Systemic corticosteroids were prescribed for 14.1% of patients who presented to the ER with nonspecific rash, of which 10.4% were prescribed prednisone. Of those patients who were prescribed prednisone, approximately 71% received nonspecific and/or uncertain diagnoses for rash; therefore, we suspect that prednisone was being used empirically to treat such cases in the ER. This may be related to the lack of a full-time dermatologist in this Northern BC community and a perceived lack of support for physicians to make specific diagnoses. It is also possible that patients’ conditions required further investigation or monitoring, which was not feasible in the ER setting. Few patients who were prescribed prednisone, however, were documented as waiting for further assessment.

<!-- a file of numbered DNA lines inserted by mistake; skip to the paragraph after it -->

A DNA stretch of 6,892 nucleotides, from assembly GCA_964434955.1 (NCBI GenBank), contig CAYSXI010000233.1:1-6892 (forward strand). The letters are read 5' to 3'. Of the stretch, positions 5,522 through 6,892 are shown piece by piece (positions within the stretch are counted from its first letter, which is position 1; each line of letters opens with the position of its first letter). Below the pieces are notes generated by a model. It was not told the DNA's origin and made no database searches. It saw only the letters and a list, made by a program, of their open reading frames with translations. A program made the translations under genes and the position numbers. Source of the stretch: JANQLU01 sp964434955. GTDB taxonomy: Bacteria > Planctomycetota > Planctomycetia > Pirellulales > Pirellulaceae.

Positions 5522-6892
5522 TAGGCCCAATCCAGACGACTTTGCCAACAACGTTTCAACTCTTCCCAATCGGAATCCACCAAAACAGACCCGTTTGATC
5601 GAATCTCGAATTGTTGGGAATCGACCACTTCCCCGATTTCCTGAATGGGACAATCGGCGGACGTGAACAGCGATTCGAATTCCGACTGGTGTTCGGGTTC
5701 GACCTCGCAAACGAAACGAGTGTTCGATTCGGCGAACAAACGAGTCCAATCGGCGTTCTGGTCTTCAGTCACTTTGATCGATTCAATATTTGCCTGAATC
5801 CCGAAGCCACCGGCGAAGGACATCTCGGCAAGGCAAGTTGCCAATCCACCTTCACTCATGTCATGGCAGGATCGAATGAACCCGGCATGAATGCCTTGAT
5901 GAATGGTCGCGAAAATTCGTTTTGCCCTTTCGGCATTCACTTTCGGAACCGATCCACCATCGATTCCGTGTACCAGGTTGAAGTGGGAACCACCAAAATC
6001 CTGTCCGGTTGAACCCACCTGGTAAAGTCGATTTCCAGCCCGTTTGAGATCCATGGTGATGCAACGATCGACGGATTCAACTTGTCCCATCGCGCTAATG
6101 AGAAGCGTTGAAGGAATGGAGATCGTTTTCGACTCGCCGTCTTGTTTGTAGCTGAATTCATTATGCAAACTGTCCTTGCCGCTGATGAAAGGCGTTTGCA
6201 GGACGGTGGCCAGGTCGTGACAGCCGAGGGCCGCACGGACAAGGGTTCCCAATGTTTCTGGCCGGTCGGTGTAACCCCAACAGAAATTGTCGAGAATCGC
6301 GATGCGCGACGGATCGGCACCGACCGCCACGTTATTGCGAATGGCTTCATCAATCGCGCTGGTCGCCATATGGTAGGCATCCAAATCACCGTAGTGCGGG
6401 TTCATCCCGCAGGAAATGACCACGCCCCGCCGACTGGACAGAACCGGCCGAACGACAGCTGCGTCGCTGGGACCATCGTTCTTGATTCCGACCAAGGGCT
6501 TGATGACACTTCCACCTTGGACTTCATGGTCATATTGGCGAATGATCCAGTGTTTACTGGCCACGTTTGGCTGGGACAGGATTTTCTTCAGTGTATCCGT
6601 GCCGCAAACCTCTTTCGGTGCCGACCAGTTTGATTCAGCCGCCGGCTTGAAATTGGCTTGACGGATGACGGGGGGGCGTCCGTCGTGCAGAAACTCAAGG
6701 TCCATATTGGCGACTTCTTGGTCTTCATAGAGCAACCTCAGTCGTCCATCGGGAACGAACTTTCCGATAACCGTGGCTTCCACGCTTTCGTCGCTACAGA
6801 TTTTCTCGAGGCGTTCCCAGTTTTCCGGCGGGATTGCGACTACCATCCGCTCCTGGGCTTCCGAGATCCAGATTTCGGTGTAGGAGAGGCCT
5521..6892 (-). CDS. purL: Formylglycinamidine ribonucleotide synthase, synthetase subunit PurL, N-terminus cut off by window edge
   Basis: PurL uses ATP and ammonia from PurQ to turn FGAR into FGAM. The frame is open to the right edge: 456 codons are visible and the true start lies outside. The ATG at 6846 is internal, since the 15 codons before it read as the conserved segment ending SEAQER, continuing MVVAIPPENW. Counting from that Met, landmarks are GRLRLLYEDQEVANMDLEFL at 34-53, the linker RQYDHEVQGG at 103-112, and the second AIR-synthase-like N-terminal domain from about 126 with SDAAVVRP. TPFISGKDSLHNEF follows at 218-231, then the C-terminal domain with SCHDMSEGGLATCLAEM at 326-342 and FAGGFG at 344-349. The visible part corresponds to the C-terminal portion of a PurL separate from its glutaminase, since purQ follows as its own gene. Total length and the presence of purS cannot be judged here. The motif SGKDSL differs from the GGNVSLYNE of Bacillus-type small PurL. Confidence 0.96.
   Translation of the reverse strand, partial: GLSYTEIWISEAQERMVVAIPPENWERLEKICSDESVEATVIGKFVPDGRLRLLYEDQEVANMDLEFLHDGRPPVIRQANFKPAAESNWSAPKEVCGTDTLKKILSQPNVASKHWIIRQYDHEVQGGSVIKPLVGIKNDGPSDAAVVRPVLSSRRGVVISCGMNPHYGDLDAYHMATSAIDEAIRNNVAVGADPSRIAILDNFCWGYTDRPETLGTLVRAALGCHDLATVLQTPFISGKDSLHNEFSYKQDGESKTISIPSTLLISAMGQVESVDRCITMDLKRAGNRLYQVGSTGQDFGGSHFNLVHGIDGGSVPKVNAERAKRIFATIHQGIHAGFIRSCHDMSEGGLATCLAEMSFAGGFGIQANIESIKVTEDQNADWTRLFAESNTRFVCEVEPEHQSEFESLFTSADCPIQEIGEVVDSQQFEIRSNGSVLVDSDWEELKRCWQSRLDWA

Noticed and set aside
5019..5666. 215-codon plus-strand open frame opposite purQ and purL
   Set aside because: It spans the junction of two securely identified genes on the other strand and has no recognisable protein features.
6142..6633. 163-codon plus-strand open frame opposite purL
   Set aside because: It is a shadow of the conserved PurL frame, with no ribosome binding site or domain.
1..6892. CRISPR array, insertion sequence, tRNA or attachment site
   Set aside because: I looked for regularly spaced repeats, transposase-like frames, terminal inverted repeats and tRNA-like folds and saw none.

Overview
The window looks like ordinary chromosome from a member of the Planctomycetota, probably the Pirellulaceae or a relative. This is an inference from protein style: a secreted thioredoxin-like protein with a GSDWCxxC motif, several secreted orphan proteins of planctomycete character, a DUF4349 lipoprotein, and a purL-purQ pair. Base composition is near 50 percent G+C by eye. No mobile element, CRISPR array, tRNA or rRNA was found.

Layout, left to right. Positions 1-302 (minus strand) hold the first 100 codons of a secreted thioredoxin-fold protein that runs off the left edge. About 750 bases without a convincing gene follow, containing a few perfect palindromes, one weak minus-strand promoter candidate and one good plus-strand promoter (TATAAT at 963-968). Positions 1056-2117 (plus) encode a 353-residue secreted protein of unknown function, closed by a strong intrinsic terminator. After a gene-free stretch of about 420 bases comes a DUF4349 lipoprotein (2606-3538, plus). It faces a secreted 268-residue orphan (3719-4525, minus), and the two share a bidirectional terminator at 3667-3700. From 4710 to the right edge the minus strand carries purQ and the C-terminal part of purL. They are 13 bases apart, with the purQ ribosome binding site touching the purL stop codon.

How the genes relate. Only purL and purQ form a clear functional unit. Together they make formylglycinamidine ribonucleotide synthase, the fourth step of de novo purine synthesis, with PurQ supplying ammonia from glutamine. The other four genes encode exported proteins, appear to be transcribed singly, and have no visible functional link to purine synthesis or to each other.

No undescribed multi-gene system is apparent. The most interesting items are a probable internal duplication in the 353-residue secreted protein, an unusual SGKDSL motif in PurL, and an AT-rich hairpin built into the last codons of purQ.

Few patients who were treated with prednisone received a follow-up referral to a dermatologist, even though a visiting dermatologist regularly works in the hospital’s outpatient clinic. It is possible that the ER physicians were not fully aware that this service was available, or access may have been limited due to lengthy wait times. To address the need for dermatology services, the community has a part-time family physician dermatology clinic, but it also appears to be underutilized. Although most patients were referred to their family physician, this may be a result of reflexive documentation, and it is unclear to what degree this was communicated to the patient or family physician. A large portion of patients (~35%) were not given a follow-up referral to a health care provider following their ER visit and prednisone therapy. Based on the lack of specific diagnoses for rash cases and the risks associated with inappropriate prednisone use, it was important for the patients to follow up with their primary caregiver or specialist for further investigation and monitoring and to ensure patient safety and continuity of care.